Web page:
If you write about wine, chances are pretty good that after a while you’ll start receiving review samples. In our case, at times, you wind up with several wines to review, so many that it’s time to rally the troops. I put the word out on Facebook and we wound up at Oak Mountain Winery at 5:00 on a lovely afternoon with palates primed for tasting. Owners Steve and Valerie Andrews joined Laura and me along with local wine aficionado Jan Wilson.

We began our tasting with a 2010 Stoneleigh Sauvignon Blanc from Marlborough, New Zealand. Valerie noted the citrus nose with a mineral quality and enjoyed the finish. Jan picked up passionfruit as well as citrus and found it refreshing, a good summer wine. Laura noted its bright bouquet of grapefruit and thought it was slightly tart, a refreshing little wine. I thought it had classic New Zealand characteristics, but nothing too exciting. Suggested retail is $17.

With summer officially just around the corner, a rosé was just what the doctor ordered. We tasted the Charity Case 2008 Rosé, a blend of Saignee from various Napa Valley Vineyards. Saignee is a French term meaning “to bleed” and it’s the juice removed from the fermenters to enable the remaining juice more concentration. As the name implies, Charity Case makes wine from donated juice and all net proceeds go to charity. Four Napa area charities helping young people are the recipients of this year’s proceeds. The wine had a big fruit forward nose, and Valerie picked up some floral notes. Laura thought it was pleasant, but not memorable. Jan liked the strawberry and raspberry notes and its beautiful deep pink color and found it easy to drink.  Suggested retail is $14.95.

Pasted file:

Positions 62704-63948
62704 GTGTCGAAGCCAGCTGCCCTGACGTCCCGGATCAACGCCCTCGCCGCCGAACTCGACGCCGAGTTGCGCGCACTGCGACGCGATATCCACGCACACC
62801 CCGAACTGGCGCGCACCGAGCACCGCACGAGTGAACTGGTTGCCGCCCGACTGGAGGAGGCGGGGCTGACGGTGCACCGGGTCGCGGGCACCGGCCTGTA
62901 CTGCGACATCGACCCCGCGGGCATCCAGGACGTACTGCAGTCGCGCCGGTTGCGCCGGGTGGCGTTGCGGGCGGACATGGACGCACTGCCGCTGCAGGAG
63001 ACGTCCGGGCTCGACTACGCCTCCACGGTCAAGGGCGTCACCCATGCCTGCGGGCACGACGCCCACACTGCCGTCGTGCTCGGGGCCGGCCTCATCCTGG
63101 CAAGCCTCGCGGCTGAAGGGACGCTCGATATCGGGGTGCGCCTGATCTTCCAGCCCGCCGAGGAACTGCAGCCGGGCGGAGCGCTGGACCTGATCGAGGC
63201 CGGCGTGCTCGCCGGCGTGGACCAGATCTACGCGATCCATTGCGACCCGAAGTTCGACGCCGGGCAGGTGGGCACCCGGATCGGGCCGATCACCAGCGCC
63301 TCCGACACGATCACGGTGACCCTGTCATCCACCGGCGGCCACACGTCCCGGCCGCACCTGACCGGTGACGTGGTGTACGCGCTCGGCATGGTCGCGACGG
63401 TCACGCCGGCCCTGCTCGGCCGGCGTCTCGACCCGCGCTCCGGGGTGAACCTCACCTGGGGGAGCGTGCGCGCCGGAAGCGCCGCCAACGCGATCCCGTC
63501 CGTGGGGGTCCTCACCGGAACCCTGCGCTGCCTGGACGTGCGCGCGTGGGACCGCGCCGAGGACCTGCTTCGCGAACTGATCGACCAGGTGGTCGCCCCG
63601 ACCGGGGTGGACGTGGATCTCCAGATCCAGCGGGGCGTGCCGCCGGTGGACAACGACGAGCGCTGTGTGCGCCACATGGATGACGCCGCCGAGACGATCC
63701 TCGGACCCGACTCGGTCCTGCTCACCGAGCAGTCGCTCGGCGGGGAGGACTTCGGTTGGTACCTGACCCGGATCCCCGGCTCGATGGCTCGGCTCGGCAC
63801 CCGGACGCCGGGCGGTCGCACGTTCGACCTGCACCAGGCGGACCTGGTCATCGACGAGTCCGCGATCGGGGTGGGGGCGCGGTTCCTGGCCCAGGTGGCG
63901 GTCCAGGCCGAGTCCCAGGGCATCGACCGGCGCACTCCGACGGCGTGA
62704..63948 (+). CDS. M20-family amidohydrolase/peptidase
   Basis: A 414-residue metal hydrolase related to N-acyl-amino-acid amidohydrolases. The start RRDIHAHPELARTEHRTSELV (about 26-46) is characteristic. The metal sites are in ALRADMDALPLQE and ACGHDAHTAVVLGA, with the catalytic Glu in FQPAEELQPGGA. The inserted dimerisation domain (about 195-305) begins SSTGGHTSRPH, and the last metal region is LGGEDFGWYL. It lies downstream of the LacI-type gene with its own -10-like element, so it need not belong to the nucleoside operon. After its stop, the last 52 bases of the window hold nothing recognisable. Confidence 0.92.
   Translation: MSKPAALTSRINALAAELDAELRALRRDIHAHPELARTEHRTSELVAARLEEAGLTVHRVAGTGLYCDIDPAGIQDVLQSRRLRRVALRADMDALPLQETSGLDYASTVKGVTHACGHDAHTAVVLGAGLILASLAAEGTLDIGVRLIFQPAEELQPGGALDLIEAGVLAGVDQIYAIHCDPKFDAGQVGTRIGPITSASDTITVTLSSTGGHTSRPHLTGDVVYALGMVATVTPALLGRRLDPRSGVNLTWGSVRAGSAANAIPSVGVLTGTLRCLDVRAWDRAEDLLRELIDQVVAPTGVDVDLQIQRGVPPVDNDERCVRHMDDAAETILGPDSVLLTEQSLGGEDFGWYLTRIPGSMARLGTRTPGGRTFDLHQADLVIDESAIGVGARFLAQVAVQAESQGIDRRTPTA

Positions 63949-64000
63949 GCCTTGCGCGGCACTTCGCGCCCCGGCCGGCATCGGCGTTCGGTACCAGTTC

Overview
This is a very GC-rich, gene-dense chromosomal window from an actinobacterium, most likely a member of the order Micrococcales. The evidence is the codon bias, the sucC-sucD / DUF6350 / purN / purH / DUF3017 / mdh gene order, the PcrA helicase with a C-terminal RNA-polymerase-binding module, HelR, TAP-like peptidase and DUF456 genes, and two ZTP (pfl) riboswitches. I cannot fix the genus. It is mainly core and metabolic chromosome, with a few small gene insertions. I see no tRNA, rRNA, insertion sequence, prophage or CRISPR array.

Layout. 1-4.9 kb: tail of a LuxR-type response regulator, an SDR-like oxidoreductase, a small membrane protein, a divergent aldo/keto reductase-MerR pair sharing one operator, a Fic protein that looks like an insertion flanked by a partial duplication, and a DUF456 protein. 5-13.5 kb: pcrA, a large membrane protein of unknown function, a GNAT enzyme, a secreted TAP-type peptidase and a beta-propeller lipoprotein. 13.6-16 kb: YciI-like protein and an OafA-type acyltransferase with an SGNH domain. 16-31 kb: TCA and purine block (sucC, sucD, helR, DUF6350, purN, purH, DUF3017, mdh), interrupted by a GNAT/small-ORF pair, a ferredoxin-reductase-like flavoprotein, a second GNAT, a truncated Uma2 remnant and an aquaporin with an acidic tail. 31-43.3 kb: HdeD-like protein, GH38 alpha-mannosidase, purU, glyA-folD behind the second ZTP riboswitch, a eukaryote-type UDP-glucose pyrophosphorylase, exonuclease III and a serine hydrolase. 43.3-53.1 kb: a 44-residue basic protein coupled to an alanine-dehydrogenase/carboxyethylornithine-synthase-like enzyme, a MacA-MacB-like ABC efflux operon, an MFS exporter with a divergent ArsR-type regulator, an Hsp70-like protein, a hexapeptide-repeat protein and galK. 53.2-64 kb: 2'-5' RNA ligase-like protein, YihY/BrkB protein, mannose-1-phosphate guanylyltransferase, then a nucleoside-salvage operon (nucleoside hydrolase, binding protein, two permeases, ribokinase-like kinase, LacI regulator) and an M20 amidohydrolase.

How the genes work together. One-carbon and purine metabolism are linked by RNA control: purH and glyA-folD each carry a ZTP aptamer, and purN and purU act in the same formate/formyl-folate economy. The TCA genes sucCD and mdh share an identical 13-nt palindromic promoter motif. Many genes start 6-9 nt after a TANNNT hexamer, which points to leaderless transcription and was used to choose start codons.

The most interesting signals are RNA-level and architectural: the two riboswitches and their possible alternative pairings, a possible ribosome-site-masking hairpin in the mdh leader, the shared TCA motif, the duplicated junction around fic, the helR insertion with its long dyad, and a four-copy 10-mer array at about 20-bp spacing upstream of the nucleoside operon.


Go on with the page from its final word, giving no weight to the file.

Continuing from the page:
From the Napa Valley we crossed the big pond and landed in Sicily to check out the 2008 d’Allesandro Nero d’Avola. We all raved about the nose, with Laura commenting the nose alone would sell it. Jan liked the nose, too, and found the wine opened up beautifully over time and thought it would compliment  pasta or a nice steak well. Valerie loved its cherry flavors and Steve said he’d like a case of it! You should be able to find it for $15 – $18.

Heading north, we visited Bordeaux, first tasting the 2008 Château La Freynelle Merlot/Cabernet blend. It had a distinctive Bordeaux funk on the nose that some of the tasters enjoyed while others couldn’t get past it. Jan and I liked the nose, but felt it led you to expect something better than what was in the glass. No one was particularly fond of it, but felt it was okay for $12 a bottle. We moved onto the 2006 Château d’Argadens Bordeaux Supérieur Rouge, Merlot/Cab/Cab Franc blend. Jan loved the nose and found the wine fruit forward with light oak and berry and plum on the palate. She liked the finish. Valerie picked up green banana on the nose and vanilla and caramel on the palate. It was one of the day’s favorites and a bargain at $14.

We ended the tasting near where we began, in Australia, with the 2007 Wyndham Estate Langhorne Creek Shiraz. Laura pointed out the pepper and fruit with a touch of cherries. Steve didn’t care for it at all. Jan, Valerie and I all liked it. Jan noted it it took patience for it to open up, but once it did it had a smooth finish with red currants and cherries. Valerie loved the deep color and pepper notes and the dark rich cherries on the palate. Expect to pay about $15 for this wine.

We’ll likely meet again next month with more wines to savor.